Snuffing out Edmonton's sewer stench could take 25 years, report says

Edmonton’s smelliest neighbourhoods may be suffering for several more years as the city finalizes a plan to fix the odour problem.

Council's utility committee asks for specifics on odour mitigation plan

Edmonton's odour hot spots would take nine years to fix, EPCOR says. (Shutterstock / Peter Gudella)

Residents in Edmonton's smelliest neighbourhoods may suffer for several more years as the city inches toward a plan to fix the odour problem.

EPCOR told city council's utility committee on Thursday it could take 25 years to deal with the problem city wide, but the worst areas could see relief within nine.

The plan was presented to the committee in April, but this time councillors expressed the need for expediency.

"People cannot go in their backyards in the summertime," said Coun. Michael Walters. "We've worked on it for years and years and years, but those problems need to be addressed not over a 25-year period but today."

Coun. Aaron Paquette agreed the city should adopt a more aggressive timeline to fix the hardest hit neighbourhoods.

"They don't want to wait a decade or 25 years, like a full generation, to get this handled for them," he said. "A baby born today could be a homeowner by the time we get this done."

EPCOR presented six scenarios to committee, including 10-, 20- and 25-year timeframes based on a systematic approach that would give no preference to any particular spot in the city.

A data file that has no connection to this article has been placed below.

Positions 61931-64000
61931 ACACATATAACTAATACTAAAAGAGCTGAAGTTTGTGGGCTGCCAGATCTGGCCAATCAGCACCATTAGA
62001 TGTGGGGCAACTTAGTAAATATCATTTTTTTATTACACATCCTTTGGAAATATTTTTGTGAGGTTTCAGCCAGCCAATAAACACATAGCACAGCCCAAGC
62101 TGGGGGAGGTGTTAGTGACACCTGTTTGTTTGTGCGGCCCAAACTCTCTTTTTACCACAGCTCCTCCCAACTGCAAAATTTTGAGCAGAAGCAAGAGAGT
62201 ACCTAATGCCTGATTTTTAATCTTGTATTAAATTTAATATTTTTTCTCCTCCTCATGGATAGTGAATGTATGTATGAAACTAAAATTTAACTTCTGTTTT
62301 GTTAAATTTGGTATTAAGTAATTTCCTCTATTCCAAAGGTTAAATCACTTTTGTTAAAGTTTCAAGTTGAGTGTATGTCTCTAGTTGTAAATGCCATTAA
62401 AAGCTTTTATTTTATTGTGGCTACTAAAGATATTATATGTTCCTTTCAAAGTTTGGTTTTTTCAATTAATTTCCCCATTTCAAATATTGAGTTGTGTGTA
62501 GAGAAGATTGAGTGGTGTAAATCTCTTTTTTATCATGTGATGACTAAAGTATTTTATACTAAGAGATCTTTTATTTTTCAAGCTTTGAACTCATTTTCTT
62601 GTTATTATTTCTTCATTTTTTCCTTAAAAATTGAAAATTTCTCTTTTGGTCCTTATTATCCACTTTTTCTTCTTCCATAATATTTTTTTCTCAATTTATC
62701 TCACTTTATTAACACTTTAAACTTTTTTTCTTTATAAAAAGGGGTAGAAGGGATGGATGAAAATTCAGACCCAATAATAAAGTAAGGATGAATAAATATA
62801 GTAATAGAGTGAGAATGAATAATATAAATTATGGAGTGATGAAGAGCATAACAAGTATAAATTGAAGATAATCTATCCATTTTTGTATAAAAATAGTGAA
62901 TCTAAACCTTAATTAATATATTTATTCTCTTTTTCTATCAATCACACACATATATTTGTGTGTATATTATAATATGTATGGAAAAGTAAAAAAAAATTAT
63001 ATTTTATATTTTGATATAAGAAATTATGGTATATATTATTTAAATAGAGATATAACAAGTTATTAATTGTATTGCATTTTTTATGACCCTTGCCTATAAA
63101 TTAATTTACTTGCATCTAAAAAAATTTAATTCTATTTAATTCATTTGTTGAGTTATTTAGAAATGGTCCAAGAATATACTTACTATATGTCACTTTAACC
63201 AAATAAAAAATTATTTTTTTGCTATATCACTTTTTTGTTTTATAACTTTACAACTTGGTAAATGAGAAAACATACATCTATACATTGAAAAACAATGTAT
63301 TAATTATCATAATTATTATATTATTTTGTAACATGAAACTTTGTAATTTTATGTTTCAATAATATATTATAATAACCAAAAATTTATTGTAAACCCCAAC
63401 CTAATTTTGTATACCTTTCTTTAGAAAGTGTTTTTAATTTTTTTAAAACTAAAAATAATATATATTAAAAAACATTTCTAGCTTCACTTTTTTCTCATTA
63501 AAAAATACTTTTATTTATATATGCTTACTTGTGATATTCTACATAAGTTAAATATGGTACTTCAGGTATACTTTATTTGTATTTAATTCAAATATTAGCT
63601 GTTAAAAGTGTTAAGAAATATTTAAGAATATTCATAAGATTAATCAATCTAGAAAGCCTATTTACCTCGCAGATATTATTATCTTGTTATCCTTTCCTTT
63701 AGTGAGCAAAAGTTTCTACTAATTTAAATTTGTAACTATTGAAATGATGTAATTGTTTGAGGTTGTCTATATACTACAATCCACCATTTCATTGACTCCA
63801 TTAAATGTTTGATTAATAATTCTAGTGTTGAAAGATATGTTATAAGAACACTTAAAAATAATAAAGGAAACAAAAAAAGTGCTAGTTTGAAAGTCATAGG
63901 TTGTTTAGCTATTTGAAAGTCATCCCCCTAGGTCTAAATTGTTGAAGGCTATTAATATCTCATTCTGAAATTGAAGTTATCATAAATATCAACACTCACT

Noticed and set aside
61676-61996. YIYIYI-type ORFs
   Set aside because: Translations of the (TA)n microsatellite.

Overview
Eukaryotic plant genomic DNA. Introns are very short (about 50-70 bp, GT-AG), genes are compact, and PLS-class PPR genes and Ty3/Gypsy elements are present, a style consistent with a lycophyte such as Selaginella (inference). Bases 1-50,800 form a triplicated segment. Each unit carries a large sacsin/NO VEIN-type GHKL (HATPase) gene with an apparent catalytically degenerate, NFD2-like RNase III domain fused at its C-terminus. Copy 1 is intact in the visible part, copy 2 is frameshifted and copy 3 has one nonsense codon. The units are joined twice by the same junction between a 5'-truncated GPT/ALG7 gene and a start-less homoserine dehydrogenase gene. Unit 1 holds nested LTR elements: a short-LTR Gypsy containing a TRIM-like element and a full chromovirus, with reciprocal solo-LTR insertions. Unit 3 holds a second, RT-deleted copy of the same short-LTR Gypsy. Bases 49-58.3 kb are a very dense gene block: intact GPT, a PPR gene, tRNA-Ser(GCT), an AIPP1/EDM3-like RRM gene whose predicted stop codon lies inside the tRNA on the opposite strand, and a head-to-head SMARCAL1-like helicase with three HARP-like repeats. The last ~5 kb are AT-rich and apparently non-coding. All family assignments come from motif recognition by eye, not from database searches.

The other three scenarios would give priority to areas with concentrated odours, mainly on the south side of the city and including Bonnie Doon and Steinhauer.

Richard Brown, director of drainage planning and engineering at EPCOR, said the worst spots would still take nine to 11 years. 
Richard Brown, Epcor's director of drainage planning and engineering, will prepare a detailed business case outlining the priority areas. (CBC)

"That's for a complete fix," Brown said. "It's because of the complicated nature of what we're trying to fix."

Coun. Ben Henderson described Bonnie Doon as an innocent bystander impacted by sewer and water drainage problems from suburbs in the south.

"That's getting worse, not better, because more people are living upstream," Henderson said. "The thought of asking them to wait another 20 years for a problem that we probably should have dealt with 20 years ago doesn't play for me."

Root cause

Brown said a number of factors contribute to odour, including old infrastructure. But gas in the pipes is the main problem.

"It's trying to escape, it's trying to get out," he said. "Hydrogen sulphide trying to get out of the system is what's causing the odour issues above ground."

He said EPCOR's mitigation plan looks at ways to reduce gas and regulate how it's released. In London, for example, vent stacks placed at certain intervals release air at higher elevations, he said.

The 25-year scenario, targeting the worst spots first, is estimated to cost $460 million.

Walters said work is ongoing to mitigate odours, such as fixing the Twin Brooks pump station, scrubbing, maintaining manholes and venting upstream.

"I talk about the Steinhauer stench — that's not $460 million and that's not 25 years," he said. "My objective is to get the people of Steinhauer and Bonnie Doon into their backyards, like I get to enjoy my backyard in the summer, as soon as possible."

The utility committee asked EPCOR to compile a detailed business plan with a priority list of the 157 neighbourhoods that need work.

EPCOR is expected to report back to city council's utility committee in the spring.



Natasha Riebe


Natasha Riebe landed at CBC News in Edmonton after radio, TV and print journalism gigs in Halifax, Seoul, Yellowknife and on Vancouver Island. Please send tips in confidence to natasha.riebe@cbc.ca.